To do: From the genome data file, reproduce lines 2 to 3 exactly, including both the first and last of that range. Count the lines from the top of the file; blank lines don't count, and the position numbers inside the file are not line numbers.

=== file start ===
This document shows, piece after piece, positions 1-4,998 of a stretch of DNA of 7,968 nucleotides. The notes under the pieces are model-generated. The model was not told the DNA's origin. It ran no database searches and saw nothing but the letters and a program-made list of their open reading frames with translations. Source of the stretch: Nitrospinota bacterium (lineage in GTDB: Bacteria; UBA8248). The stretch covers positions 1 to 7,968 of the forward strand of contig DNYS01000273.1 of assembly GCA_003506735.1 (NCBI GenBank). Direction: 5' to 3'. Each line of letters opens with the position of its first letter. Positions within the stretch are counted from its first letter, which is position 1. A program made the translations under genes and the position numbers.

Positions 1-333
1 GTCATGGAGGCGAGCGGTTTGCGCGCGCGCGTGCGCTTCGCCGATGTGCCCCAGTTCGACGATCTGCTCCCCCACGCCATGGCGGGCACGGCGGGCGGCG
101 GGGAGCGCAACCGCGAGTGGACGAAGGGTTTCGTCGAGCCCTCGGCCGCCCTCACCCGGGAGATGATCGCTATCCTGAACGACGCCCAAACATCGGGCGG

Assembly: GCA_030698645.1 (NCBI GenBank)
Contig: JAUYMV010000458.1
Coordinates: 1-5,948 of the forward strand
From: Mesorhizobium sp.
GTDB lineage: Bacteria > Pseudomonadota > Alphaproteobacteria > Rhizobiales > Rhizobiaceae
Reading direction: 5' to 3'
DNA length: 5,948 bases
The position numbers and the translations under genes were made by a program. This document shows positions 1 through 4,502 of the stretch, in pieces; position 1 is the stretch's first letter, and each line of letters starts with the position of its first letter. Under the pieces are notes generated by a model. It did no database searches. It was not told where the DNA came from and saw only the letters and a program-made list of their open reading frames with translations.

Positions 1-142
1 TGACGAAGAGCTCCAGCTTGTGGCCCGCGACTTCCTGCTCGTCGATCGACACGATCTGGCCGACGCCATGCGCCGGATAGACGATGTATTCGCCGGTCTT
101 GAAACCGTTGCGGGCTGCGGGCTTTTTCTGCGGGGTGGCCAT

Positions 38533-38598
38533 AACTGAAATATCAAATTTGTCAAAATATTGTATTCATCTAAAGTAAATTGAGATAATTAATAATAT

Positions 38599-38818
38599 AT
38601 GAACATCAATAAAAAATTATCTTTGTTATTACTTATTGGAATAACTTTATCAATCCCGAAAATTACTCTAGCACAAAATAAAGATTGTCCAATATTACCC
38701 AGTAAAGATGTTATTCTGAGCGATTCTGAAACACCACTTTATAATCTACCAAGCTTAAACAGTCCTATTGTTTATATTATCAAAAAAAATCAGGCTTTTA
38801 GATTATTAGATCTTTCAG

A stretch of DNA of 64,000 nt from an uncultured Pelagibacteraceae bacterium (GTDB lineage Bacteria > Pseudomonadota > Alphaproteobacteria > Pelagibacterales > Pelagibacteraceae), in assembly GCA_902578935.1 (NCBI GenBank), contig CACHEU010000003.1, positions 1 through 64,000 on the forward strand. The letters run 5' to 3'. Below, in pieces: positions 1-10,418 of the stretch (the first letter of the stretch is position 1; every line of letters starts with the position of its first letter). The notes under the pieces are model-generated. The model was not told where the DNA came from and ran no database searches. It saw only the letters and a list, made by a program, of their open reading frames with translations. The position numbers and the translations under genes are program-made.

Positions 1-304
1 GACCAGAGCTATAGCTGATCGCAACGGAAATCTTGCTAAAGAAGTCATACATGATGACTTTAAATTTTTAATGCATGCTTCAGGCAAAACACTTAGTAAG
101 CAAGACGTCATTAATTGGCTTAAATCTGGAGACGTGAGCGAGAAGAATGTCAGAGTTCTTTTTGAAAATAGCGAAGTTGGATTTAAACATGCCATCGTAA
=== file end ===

Positions 1-333
1 GTCATGGAGGCGAGCGGTTTGCGCGCGCGCGTGCGCTTCGCCGATGTGCCCCAGTTCGACGATCTGCTCCCCCACGCCATGGCGGGCACGGCGGGCGGCG